Herzl’s youngest daughter, Margarethe (Trude), who had little contact with her siblings and also suffered from mental illness, died in the Thereseinstadt concentration camp in 1943. Her son, Stephan Theodor Neumann (who later Anglicized his name during World War II to Stephen Norman) – Herzl’s only grandchild – committed suicide by jumping off a bridge in Washington D.C. in 1946, after he learned of his parents’ death during the Holocaust. He was the only Zionist of Herzl’s descendants, and even made a quick visit to Palestine in 1945, a year before he killed himself.

    A four-part television series that started this week on Channel 1, “The Herzls,” reveals that various relatives – some closer and some less so – of Herzl live among us in Tel Aviv, Jerusalem, Givatayim, Ramat Gan, Arad, Matat, Nazareth and Kibbutz Beit Hashita. Others were located in Vienna – living not far from Herzl’s home – Serbia, Croatia and Belgium. Some have hidden their relationship to Herzl from their children.

    The work on the series was spread over five years, with breaks. The investigation discovered that the tragedy and drama continued to haunt the family even many years after Herzl’s death. One of the episodes focuses on the tragic figure of Frederika (Pnina) Herzl, a first cousin once removed of Herzl. Frederika was born in 1933 in Vienna to Max Herzl. In 1938, when she was 5, her parents felt it was dangerous for a Jewish girl bearing the name Herzl to live under the Nazi regime and sent her to her mother’s aunt and uncle in Czechoslovakia. In 1939, with the Nazi invasion of Prague, her parents signed a fictitious adoption order so Frederika could immigrate to Israel with her aunt and uncle. Her parents managed to escape the Nazis and survived the Holocaust, and in 1948 they too arrived in Israel – with a court order canceling the adoption. But when they asked to have their daughter back, they were told no.

    In early 1948, before the founding of the State of Israel, an ugly and painful legal fight broke out over the girl, which further damaged the reputation of the Herzl family. The family’s legal battle received a great deal of local press coverage: Haaretz reported on February 24, 1948 on the court case, and other newspapers talked about the “tragedy of the Herzl family.”

    The adoptive parents said they were worried her biological parents would return to Vienna with her, but the court ordered them to allow her parents to meet with her from time to time. Maariv reported that instead of bringing them closer, these meetings increased the suffering of her biological parents and she was very apathetic toward them, introducing her mother to her friends as her aunt.

    In 1949 the Tel Aviv District Court ruled that Frederika would spend the holidays with her biological parents, “but even these meetings turned into a tragedy and the parents could not bear them. The two fell ill from their great sorrow,” reported the paper.

    When she turned 18 in 1951, Frederika – who was called Pnina in Haaretz – asked to renew relations with her parents and met them. But even though her parents were very happy, the joy did not last for long and this was the last time they saw each other, reported the newspaper.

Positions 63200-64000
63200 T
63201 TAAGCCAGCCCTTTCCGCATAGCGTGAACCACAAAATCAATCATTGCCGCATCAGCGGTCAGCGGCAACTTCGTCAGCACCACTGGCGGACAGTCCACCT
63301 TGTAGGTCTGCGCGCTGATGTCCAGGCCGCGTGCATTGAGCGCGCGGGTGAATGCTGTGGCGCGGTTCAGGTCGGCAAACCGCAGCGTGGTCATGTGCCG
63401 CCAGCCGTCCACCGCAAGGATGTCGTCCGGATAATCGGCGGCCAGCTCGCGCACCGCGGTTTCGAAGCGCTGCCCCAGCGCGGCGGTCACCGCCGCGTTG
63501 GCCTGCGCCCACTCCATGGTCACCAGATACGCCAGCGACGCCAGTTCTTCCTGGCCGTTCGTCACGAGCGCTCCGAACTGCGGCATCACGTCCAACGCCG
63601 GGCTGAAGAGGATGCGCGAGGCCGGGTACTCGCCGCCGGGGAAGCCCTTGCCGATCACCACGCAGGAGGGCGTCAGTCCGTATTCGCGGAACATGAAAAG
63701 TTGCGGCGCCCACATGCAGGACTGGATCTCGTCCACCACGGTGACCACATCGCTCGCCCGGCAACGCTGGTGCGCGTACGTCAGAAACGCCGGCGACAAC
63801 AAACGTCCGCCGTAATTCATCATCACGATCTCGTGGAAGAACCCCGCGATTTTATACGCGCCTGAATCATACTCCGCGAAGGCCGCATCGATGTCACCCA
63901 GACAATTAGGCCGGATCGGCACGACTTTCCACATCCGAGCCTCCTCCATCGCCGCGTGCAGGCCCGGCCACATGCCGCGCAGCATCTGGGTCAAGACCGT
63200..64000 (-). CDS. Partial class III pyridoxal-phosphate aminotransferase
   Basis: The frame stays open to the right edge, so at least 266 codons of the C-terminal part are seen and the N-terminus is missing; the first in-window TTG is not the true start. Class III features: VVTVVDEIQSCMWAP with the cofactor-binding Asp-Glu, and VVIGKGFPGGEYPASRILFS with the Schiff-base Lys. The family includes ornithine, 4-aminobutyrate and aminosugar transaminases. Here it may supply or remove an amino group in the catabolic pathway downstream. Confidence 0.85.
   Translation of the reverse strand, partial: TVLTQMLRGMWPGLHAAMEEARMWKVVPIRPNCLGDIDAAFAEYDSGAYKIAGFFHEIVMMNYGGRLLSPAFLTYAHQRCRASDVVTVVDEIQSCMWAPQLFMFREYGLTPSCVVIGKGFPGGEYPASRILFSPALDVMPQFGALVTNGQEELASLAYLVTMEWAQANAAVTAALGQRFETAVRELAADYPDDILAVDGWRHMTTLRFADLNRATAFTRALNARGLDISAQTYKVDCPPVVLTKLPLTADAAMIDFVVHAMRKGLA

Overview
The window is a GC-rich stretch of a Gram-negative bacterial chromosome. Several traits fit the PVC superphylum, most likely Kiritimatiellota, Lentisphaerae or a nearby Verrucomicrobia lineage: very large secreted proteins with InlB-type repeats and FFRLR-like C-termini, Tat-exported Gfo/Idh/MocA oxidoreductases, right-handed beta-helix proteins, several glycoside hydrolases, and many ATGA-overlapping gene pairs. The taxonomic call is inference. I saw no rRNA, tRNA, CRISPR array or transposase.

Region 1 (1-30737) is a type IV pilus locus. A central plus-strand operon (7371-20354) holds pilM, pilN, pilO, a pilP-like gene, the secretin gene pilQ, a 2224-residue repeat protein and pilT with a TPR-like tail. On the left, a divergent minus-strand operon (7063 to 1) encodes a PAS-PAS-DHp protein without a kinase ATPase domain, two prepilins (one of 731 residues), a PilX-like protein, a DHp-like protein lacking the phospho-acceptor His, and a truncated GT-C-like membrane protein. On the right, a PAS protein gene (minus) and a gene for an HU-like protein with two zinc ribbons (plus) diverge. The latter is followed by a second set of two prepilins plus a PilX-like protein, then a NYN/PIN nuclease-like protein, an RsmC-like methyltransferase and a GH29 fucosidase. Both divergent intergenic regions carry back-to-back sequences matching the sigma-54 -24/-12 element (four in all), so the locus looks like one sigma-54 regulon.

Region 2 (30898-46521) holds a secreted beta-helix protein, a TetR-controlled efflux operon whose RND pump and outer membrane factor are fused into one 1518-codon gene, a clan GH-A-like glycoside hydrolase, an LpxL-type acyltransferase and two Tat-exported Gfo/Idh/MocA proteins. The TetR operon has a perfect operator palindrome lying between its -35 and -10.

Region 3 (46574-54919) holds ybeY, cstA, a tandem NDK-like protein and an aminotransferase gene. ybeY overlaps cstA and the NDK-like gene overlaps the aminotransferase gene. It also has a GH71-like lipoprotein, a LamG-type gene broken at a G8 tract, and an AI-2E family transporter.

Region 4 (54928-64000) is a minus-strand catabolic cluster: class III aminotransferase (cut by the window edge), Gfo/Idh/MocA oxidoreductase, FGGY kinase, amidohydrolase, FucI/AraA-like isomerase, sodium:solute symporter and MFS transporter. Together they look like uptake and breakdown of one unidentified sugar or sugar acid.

Max Herzl died in 1952, “broken and filled with suffering.” A relative said he committed suicide and later Frederika also attempted to kill herself, and was hospitalized under her adoptive parents’ name. After that people lost track of her, but the research for the television series found that she returned to Vienna and worked as a librarian, and was known in the local Jewish community. She died in 2009 – today only a cardboard sign marks her grave – and none of her relatives in Israel knew about her death.

    “I read a lot of books written about Herzl,” Kipper Zaretzky told Haaretz. The book that influenced her the most was “Neguhot Min Ha’avar (Illuminations from the Past)” (in Hebrew) published in 1961 by historian Joseph Nedava, who also went on a search for Herzl’s relatives.

    “He shows the difficult psychological journey Herzl’s children made,” she said. “Today, when you ask people on the street, they tell you: ‘Yes, they were all crazy.’ But it’s not so simple. In the series I try to show the long-suffering journey they traveled until the end,” said Kipper Zaretzky.

    In 1949, Herzl’s remains were brought to Israel from Vienna for reinternment on the Jerusalem hill that bears his name. “Not a mourning parade was the funeral for Herzl’s bones in Jerusalem, but a victory march, victory of the vision that became reality,” Prime Minister David Ben-Gurion eulogized Herzl. In 2006, 56 years later, two of his children, Paulina and Hans, were reburied near him. A year later, his grandson’s remains were brought to Israel and in 2013 a memorial plaque was erected for Julia Herzl, who was cremated at her request and her ashes were lost over the years.

    “The circle has been closed. All of the Herzl family have returned to be together, even if only symbolically,” Prof. Ariel Feldstein told Haaretz at the time. Feldstein was behind bringing Herzl’s children’s remains to Israel, as well as the plaque for Julia.

    #Herzl-descendants